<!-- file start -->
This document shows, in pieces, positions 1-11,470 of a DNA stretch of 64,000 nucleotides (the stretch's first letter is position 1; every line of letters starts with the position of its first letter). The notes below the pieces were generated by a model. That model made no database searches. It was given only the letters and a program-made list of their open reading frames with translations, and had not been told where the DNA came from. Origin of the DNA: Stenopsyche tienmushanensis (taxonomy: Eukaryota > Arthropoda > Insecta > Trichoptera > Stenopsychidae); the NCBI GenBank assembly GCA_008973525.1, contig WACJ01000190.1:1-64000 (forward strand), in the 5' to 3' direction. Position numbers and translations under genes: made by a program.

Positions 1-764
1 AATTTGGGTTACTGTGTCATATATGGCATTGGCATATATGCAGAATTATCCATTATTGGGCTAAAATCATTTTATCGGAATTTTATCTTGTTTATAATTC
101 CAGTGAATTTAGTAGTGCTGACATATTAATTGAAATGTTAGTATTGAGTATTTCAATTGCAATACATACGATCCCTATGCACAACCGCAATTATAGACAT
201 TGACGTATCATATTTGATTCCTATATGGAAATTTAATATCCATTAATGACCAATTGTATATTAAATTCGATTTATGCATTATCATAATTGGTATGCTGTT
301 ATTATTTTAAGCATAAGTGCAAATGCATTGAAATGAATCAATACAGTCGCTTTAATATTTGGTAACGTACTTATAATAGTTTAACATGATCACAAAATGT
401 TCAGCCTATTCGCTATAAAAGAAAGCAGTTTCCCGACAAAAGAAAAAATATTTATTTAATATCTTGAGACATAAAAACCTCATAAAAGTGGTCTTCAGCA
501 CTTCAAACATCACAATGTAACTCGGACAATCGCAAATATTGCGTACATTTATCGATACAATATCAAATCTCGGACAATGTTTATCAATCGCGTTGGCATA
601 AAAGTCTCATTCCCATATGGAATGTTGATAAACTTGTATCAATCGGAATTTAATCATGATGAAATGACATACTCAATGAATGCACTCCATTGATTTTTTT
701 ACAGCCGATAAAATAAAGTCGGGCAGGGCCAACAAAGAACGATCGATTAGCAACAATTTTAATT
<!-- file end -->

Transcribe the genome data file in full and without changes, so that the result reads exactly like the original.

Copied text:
This document shows, in pieces, positions 1-11,470 of a DNA stretch of 64,000 nucleotides (the stretch's first letter is position 1; every line of letters starts with the position of its first letter). The notes below the pieces were generated by a model. That model made no database searches. It was given only the letters and a program-made list of their open reading frames with translations, and had not been told where the DNA came from. Origin of the DNA: Stenopsyche tienmushanensis (taxonomy: Eukaryota > Arthropoda > Insecta > Trichoptera > Stenopsychidae); the NCBI GenBank assembly GCA_008973525.1, contig WACJ01000190.1:1-64000 (forward strand), in the 5' to 3' direction. Position numbers and translations under genes: made by a program.

Positions 1-764
1 AATTTGGGTTACTGTGTCATATATGGCATTGGCATATATGCAGAATTATCCATTATTGGGCTAAAATCATTTTATCGGAATTTTATCTTGTTTATAATTC
101 CAGTGAATTTAGTAGTGCTGACATATTAATTGAAATGTTAGTATTGAGTATTTCAATTGCAATACATACGATCCCTATGCACAACCGCAATTATAGACAT
201 TGACGTATCATATTTGATTCCTATATGGAAATTTAATATCCATTAATGACCAATTGTATATTAAATTCGATTTATGCATTATCATAATTGGTATGCTGTT
301 ATTATTTTAAGCATAAGTGCAAATGCATTGAAATGAATCAATACAGTCGCTTTAATATTTGGTAACGTACTTATAATAGTTTAACATGATCACAAAATGT
401 TCAGCCTATTCGCTATAAAAGAAAGCAGTTTCCCGACAAAAGAAAAAATATTTATTTAATATCTTGAGACATAAAAACCTCATAAAAGTGGTCTTCAGCA
501 CTTCAAACATCACAATGTAACTCGGACAATCGCAAATATTGCGTACATTTATCGATACAATATCAAATCTCGGACAATGTTTATCAATCGCGTTGGCATA
601 AAAGTCTCATTCCCATATGGAATGTTGATAAACTTGTATCAATCGGAATTTAATCATGATGAAATGACATACTCAATGAATGCACTCCATTGATTTTTTT
701 ACAGCCGATAAAATAAAGTCGGGCAGGGCCAACAAAGAACGATCGATTAGCAACAATTTTAATT